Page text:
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7 Things I Wish I’d Known When I Was A First-Time Leader

7 Things I Wish I’d Known When I Was A First-Time Leader

“Leadership is hard to define and good leadership even harder. But if you can get people to follow you to the ends of the earth, you are a great leader.” – Indra Nooyi

Leadership is a tough thing to do and as a first time leader in my late 20’s I honestly had no idea about leadership, let alone know what it meant to be a leader. I was a Deputy Principal at an all girls secondary school with significant leadership responsibilities. I didn’t  even know there was a difference being a leader and a manager.

I don’t think I was an appalling leader and that people despised me (well some may have),but I was definitely not an effective leader. I didn’t motivate or encourage people. I essentially told people what to do.

My leadership style was based on my personality and teaching experience – in that I was able to control a crowd and could tell people what to do with confidence and control. The teaching staff and students did what I told them to do and that was how I measured how successful I was in my leadership role! Even as I write this I am squirming and feel very uncomfortable at my lack of insight and plain ignorance on leadership and what it took for me be a successful and effective leader.

“Leadership is an opportunity to serve. It is not a trumpet call to self-importance.” – J Donald Walters

To be completely truthful the quote from J. Donald Walters describes so perfectly what leadership really meant to me, not that I would have admitted it at the time.  To me, leadership was about feeding my ego and sense of self importance. There was no consideration by me as to whether I would make a good leader.  I took on the role because it made me feel important and I got paid more money! There I have said it!

I didn’t enjoy my time in the leadership role. I found it frustrating, time consuming, demanding and restrictive. I was not ready to be a leader and I had taken on the leadership role too soon. I only lasted a year as the Deputy Principal and it was a miserable year for me. I had gone from loving teaching to hating it. I was demotivated and desperately wanted to leave, which I eventually did at the end of the year.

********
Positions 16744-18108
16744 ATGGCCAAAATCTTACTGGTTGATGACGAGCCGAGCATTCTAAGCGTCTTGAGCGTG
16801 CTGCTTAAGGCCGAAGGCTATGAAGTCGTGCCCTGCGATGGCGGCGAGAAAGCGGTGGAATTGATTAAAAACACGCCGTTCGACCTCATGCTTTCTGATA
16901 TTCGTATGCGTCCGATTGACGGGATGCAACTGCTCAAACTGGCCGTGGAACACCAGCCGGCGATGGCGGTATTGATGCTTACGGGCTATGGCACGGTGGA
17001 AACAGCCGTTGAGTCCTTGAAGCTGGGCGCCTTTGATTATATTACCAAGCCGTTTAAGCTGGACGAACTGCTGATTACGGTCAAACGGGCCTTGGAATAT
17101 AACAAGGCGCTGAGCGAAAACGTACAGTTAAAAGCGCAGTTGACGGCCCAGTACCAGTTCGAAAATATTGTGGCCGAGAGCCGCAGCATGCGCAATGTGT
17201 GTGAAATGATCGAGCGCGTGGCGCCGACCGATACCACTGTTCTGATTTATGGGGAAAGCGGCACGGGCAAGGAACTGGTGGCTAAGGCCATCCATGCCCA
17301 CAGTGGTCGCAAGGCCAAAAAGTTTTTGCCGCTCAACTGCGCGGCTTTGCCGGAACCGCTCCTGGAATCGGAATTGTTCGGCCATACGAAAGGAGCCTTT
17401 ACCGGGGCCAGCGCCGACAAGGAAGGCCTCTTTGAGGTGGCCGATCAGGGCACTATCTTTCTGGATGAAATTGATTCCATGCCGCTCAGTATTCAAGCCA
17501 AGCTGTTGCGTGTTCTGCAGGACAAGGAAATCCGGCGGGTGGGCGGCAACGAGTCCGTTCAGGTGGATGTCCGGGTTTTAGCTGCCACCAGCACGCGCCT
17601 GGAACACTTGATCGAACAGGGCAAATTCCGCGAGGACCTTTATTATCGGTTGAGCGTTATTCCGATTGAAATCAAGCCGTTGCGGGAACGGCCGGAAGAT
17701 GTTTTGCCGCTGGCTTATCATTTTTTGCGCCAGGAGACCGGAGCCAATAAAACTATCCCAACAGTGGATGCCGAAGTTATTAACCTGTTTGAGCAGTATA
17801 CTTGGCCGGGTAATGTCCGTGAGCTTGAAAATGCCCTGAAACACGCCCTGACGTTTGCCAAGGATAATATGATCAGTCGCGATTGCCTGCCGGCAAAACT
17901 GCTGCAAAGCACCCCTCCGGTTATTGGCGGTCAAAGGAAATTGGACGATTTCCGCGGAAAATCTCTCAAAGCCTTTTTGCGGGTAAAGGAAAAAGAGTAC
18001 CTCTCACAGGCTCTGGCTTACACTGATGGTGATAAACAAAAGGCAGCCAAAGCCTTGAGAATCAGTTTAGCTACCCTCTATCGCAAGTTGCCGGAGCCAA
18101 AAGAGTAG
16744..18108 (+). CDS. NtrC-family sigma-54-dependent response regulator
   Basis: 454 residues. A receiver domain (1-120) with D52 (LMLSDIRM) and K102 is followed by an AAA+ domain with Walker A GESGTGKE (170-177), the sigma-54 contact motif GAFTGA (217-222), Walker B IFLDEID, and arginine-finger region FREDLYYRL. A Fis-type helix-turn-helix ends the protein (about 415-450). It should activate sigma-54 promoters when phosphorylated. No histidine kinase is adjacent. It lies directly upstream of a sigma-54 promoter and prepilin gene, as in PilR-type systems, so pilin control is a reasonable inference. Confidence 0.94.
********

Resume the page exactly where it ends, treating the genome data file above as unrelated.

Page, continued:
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My experience as a Deputy Principal left me with very little confidence about my leadership abilities. In fact for a long time I avoided accepting positions with any leadership role or responsibilities because I didn’t believe I had great leadership potential.

Now with the benefit of hindsight I look back at my younger self and if I had known these seven things about leadership, it would have saved me a lot of grief. I would have been so better prepared, far more effective and much happier in my leadership role.

1. Leaders Are Courageous

“Courage is what it takes to stand up and speak; courage is also what it takes to sit down and listen.” – Winston Churchill

Leaders are not afraid to face the messy moments and will face up to their mistakes. They are prepared to be vulnerable and they know they don’t have all the answers. They are agents of change and they are future-oriented thinkersdedicated to doing what ever it takes to get there.

Leaders are risk takers and they take risks from a place of strength – in that they are thorough in their preparation, are are willing to step out with confidence, understanding what is at stake. Leaders have the courage to make the tough decisions, to change direction and to deliver the bad news when people don’t want to hear it. Leaders also need courage to be innovative and creative.